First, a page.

I’ve been finding round zucchini at the Union Square Greenmarket. Yuno Farms calls it avocado squash, and its inside does resemble a firm avocado. This cute, light green zucchini seems to have no seeds (not possible really, though—they must be in there somewhere), and it has much less water than the usual long zucchini. It’s lovely and smooth, and it just beckons to be stuffed.
Round Zucchini Stuffed with Farro, Garlic Sausage, and Savory, Served with a Cherry Tomato Sauce
(Serves 6 as a lunch, a light supper, or a first course)
6 small, round zucchini
Freshly ground black pepper
Extra-virgin olive oil
1½ cups farro
1 2-inch piece of garlic sausage, cut into tiny cubes
1 small fresh onion, cut into small dice, using some of the tender, green part of the stem
1 small inner celery stalk, cut into small dice, plus a handful of celery leaves, lightly chopped
A few sprigs of summer savory, the leaves chopped
A splash of dry vermouth, plus a little extra for baking
A good-size chunk of pecorino Toscano cheese
For the tomato sauce:
2 pints cherry tomatoes, quartered
Extra-virgin olive oil
1 fresh summer garlic clove, minced
2 scallions, cut into thin rounds, using some of the tender green part
Freshly ground black pepper
A small handful of flat-leaf parsley leaves, lightly chopped
Preheat the oven to 400 degrees.
Cut the tops off the zucchini about a quarter of the way down. Scoop out the insides of the round part with a melon baller, saving the insides. Cut a thin slice from the bottom of each zucchini, so it will sit upright. Place the zucchini, cut side up, in a baking dish that will hold it fairly snuggly. Drizzle the zucchini lightly with olive oil inside and out, and season with salt and black pepper. Bake for about 30 minutes, or just until it starts to soften but is still firm and holding its shape. Take it from the oven, and let it cool off a bit.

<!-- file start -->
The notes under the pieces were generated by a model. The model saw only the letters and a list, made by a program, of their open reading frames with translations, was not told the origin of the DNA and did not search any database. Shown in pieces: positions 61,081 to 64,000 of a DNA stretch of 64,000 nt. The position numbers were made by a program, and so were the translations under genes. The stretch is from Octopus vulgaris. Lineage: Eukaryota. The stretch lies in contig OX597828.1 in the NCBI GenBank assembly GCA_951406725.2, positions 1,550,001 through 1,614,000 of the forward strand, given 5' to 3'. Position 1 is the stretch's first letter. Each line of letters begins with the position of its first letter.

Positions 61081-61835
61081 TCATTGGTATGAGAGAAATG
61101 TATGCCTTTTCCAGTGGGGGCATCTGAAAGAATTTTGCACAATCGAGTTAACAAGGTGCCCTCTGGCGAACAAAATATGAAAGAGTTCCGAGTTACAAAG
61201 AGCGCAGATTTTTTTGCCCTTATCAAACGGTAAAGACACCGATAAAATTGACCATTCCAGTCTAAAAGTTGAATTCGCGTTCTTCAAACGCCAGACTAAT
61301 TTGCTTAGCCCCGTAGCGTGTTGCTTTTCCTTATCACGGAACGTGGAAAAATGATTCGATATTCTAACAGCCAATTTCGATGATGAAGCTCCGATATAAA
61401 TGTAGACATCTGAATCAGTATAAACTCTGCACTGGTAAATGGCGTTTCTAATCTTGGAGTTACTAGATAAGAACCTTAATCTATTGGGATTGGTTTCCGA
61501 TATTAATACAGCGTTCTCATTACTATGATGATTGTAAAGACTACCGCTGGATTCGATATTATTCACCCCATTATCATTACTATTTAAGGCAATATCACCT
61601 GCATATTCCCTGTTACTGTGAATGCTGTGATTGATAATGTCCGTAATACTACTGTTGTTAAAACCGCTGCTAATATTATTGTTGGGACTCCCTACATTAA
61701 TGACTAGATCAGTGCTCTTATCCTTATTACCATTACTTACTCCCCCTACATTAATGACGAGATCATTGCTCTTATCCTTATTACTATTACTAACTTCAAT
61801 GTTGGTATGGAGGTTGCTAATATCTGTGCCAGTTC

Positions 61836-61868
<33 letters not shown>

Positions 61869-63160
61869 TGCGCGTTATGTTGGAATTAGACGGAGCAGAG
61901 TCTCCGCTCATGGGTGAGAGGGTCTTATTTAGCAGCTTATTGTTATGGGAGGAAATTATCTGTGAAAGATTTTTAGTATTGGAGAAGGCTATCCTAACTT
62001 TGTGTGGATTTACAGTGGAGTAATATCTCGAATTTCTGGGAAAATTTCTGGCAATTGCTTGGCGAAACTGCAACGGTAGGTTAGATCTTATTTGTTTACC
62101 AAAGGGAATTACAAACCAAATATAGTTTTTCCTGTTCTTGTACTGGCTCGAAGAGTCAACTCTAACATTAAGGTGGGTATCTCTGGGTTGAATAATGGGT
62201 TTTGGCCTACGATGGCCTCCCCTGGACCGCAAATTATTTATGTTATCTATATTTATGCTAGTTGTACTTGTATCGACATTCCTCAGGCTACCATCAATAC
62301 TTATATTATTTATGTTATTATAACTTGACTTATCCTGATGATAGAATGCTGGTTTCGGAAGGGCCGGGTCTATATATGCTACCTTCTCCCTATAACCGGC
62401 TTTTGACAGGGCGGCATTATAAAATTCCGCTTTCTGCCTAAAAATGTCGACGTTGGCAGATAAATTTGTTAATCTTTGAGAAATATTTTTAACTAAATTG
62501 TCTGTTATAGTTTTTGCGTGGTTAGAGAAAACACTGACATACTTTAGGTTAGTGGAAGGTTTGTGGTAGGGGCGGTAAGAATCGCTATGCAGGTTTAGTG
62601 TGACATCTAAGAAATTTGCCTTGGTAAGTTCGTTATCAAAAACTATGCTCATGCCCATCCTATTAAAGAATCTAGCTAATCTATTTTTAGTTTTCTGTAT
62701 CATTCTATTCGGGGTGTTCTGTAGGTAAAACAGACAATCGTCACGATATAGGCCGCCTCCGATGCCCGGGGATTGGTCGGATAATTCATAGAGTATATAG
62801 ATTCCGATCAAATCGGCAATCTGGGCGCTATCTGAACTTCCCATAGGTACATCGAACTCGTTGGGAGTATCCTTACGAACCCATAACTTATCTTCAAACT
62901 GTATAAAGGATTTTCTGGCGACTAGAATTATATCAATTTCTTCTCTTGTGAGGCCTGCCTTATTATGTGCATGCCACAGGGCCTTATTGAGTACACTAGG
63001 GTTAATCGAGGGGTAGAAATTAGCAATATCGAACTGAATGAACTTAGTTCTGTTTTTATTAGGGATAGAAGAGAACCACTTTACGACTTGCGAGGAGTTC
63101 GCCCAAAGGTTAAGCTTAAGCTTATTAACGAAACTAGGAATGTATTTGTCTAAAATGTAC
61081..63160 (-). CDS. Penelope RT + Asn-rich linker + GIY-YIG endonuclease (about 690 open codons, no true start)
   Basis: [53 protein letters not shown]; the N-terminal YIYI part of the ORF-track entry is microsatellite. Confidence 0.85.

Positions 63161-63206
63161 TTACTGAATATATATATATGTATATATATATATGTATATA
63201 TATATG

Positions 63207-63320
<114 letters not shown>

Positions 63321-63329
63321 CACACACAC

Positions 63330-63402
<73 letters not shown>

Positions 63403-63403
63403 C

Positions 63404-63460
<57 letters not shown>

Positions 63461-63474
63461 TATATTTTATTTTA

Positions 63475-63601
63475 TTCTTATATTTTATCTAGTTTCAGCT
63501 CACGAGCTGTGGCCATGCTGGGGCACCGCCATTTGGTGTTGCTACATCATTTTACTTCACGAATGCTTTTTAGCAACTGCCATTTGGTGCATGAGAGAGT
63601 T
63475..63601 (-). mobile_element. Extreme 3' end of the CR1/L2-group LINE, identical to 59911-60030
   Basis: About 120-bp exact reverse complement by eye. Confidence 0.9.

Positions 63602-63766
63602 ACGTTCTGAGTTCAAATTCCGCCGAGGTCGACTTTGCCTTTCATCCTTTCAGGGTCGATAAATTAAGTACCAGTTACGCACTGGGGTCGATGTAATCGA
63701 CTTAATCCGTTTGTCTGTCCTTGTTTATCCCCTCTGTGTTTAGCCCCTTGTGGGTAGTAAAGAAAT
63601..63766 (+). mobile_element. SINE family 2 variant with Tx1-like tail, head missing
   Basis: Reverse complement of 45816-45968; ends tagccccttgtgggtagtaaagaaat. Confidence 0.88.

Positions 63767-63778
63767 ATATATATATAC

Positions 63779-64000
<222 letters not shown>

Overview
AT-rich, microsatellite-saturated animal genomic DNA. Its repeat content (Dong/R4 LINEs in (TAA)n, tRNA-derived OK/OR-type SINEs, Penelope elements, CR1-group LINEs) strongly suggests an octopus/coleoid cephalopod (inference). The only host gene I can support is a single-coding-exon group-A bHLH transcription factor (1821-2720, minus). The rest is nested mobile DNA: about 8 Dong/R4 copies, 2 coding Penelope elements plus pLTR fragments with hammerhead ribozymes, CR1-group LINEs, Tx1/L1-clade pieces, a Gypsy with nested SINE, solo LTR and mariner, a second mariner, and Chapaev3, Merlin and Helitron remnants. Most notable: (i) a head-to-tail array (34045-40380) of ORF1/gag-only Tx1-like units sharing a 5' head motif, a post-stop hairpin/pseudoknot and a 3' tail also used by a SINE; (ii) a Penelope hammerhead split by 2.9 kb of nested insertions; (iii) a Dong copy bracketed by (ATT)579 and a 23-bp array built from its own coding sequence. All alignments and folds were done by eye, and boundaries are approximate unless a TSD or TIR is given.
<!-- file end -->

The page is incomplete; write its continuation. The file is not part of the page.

While the zucchini is baking, set up a medium pot of water, and bring it to a boil. Add a generous amount of salt, and add the farro. Cook at a lively bubble until the farro is just tender, about 18 minutes. Drain well.
Chop finely about half of the zucchini insides (avoid the food processor, as it can make them watery). You’ll want about a cup or so of chopped zucchini. In a medium skillet, heat about 2 tablespoons of olive oil over medium flame. Add the garlic sausage, the onion, the chopped celery, and the savory, and sauté about two minutes, just to soften the onion and release the flavors of the sausage and savory. Add the chopped zucchini, and sauté a few minutes longer. Add the dry vermouth, and let it bubble for a few seconds, leaving some liquid in the skillet. Add the farro, and mix well, seasoning with salt and black pepper. Add the celery leaves and a generous drizzle of fresh olive oil. Let cool for a few minutes, and then grate in about three tablespoons of pecorino Toscano.
Fill the zucchini rounds with the farro mixture, trying not to pack it down too firmly (save any leftover filling for a side dish, or for your lunch). Drizzle the tops with a little dry vermouth and then with a little more olive oil. Sprinkle a bit of grated pecorino over the zucchini. Now place the zucchini tops, flat part down, on a small, lightly oiled sheet pan. Drizzle the tops with a little more olive oil, and season them slightly with salt and black pepper. Bake both the stuffed zucchini and the tops until tender and lightly browned, about 45 minutes or so for the stuffed part, about half an hour for the tops.
While the zucchini is baking, mix all the ingredients for the tomato sauce together in a small bowl. If your cherry tomatoes are very juicy, you might need to salt and drain them for a bit before assembling your sauce.
Take the zucchini from the oven and place the tops on them. Serve warm or hot, accompanied by the cool tomato sauce.